When folded up for transport, the If Convertible weighs under 1 lb (0.45 kg) and measures 6.1 in (155.5 mm) wide and 4.3 in (107.9 mm) long. In ultrabook mode with the screens folded down, the device stands 0.5 in (12.7 mm) high at the rear, tapering down to 0.3 in (9.5 mm) at the front. From this, we can calculate that the device will measure somewhere around 0.8 to 1 in (22.2 to 25.4 mm) deep when folded up.

When closed, the If Convertible is 0.5 in (12.7 mm) high at the rear, tapering down to 0.3...

"Ten years [after the Xentex Flip-Pad Voyager], with the advances in mobile computing technology, the If Convertible is truly the right product at the right time,” says Batio. "We look forward to impacting the mobile computing landscape by developing truly personalized devices that increase productivity while simplifying lives.

Whether the Xentex Flip-Pad would have been a success if it had been released in 2003 is something we'll never know, but in 2013 the If Convertible is entering a much more competitive market. Not only have laptops become lighter and more compact and tablets exploded onto the scene, but the line between the two have been blurred by devices such as the Microsoft Surface, ASUS Eee Pad Transformer and Eee Pad Slider and Lenovo Yoga. Whether the If Convertible's unique design and detachable Slingshot are enough for it to hold its own against such established players is something that we'll be watching with interest.

Batio has founded a new company called Idealfuture to produce the If Convertible and has launched a crowdfunding campaign on Indiegogo to help make it a reality. Tiers range from US$649 for an Ubuntu/Android model, $799 for the cheapest Windows/Android model, up to $1,299 for a Windows/Android model with choice of finish, carry case and protective cover. Even if the campaign goal isn't reached, Idealfuture will collect all funds pledged and says it guarantees to fulfill all orders by July 2014.

Batio introduces the If Convertible in the following video.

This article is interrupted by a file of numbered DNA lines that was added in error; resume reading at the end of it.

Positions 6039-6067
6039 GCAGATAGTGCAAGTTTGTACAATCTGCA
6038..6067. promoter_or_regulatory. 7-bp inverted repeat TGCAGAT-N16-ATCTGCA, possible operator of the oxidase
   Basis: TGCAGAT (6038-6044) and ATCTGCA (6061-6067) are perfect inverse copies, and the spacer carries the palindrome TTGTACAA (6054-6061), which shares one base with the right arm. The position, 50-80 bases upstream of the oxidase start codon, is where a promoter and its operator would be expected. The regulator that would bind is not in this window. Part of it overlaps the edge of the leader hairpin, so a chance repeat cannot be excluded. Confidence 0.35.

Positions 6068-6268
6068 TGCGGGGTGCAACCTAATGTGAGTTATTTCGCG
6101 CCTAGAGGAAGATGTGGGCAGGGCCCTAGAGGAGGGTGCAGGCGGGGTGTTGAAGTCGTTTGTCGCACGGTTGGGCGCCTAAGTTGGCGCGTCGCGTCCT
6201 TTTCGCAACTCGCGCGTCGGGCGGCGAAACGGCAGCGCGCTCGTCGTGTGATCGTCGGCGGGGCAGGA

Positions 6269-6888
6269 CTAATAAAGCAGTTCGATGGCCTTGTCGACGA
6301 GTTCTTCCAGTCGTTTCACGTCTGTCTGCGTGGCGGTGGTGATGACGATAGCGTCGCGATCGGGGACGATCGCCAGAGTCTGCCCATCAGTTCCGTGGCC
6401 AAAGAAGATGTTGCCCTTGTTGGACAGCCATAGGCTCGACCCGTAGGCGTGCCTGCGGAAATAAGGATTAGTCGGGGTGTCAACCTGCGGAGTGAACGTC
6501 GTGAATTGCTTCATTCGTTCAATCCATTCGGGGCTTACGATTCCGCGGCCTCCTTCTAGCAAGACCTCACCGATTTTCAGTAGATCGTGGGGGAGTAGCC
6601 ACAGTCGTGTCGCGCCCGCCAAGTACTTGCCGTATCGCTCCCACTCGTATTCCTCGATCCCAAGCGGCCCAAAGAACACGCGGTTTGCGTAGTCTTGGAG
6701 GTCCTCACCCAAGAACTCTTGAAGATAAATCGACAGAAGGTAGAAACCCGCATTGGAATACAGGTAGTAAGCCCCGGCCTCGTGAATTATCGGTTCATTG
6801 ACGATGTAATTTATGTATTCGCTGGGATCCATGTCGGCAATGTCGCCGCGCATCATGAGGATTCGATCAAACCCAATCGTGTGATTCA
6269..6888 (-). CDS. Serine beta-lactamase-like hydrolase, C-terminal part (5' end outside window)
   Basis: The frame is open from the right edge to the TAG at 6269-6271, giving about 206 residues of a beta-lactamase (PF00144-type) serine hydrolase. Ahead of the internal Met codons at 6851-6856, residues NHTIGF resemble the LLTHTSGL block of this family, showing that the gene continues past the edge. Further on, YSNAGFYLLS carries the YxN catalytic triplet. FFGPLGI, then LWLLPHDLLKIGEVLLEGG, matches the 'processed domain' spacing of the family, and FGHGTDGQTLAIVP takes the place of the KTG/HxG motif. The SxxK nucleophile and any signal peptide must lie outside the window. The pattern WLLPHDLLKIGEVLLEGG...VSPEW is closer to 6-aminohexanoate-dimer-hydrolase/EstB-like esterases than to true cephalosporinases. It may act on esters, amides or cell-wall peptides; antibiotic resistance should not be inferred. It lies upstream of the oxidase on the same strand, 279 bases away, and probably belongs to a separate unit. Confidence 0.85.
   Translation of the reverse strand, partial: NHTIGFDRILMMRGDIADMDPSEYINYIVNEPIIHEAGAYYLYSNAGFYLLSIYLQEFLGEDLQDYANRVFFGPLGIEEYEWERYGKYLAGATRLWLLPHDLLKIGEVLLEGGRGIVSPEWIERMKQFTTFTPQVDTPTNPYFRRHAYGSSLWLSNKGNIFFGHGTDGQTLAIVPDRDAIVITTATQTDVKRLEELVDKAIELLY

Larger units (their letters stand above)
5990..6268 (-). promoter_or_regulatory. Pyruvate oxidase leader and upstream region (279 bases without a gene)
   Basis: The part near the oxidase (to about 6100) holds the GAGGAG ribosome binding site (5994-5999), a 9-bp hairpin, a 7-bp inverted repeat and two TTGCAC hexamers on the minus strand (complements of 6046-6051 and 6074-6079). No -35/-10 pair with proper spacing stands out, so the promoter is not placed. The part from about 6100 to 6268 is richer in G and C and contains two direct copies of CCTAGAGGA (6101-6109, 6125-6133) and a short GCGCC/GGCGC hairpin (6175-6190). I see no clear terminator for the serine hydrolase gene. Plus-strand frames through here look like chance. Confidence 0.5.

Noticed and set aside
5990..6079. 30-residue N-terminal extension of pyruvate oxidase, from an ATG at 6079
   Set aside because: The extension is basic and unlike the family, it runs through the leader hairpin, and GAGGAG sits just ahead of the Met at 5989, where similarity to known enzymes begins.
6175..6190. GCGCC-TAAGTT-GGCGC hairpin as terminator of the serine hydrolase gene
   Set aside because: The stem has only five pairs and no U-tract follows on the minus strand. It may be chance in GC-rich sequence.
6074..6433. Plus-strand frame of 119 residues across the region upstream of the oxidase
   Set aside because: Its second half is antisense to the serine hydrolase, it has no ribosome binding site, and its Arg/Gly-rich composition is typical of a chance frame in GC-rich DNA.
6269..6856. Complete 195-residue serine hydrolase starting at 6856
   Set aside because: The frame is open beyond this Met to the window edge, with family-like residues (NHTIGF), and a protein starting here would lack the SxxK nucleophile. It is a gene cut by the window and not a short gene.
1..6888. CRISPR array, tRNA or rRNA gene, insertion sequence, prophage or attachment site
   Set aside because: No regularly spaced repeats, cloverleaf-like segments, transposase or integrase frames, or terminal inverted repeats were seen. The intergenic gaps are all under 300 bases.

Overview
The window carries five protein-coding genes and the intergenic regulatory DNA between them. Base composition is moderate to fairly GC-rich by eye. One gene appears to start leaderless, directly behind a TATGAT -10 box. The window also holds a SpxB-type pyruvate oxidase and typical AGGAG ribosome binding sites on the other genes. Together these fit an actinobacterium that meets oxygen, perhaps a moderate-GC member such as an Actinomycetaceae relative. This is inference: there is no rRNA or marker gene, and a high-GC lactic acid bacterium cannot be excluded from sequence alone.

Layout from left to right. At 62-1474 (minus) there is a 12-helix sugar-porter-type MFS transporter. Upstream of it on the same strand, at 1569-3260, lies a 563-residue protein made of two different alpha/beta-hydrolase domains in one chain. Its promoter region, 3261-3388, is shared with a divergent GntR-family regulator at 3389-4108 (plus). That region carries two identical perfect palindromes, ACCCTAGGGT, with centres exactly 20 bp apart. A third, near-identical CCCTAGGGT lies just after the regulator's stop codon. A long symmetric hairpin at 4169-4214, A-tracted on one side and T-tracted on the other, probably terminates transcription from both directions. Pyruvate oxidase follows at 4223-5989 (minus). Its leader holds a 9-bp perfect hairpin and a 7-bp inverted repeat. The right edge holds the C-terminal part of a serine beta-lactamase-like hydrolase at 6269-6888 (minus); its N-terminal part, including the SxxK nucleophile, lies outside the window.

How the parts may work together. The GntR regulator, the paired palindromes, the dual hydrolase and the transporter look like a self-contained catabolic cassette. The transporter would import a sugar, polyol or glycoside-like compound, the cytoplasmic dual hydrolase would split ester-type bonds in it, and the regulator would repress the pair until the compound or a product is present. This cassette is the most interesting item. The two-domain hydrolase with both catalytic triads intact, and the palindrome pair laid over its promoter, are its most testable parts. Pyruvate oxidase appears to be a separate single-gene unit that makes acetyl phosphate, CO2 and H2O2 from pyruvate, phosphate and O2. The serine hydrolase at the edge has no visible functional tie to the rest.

Sources: Idealfuture, Xentex Technologies

About the Author
Darren Quick Darren's love of technology started in primary school with a Nintendo Game & Watch Donkey Kong (still functioning) and a Commodore VIC 20 computer (not still functioning). In high school he upgraded to a 286 PC, and he's been following Moore's law ever since. This love of technology continued through a number of university courses and crappy jobs until 2008, when his interests found a home at Gizmag.   All articles by Darren Quick
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3 Comments

Would be fun testing one of these things but as a real live device I think the audience is very slim.

Just thin of carrying a 7" tablet with 3 of them stuck to the back of it is still a very thick block. Not something you will be able to have in your pocket.

when using it in dual face mode, one screen toward you and one away from you, that last screen will block the access to the keyboard slightly

Again, would be fun testing one but I don't think it's a stayer

Vincent Bevort
3rd December, 2013 @ 02:01 am PST

Agrrr, Just flip MacBook Air, and make OSX run apps from iOS.

Vladimir Popov
3rd December, 2013 @ 04:57 am PST

This surely does seem like another amalgam of functionality that will fail to deliver real value when used as any particular sub-device.

f8lee
3rd December, 2013 @ 08:48 am PST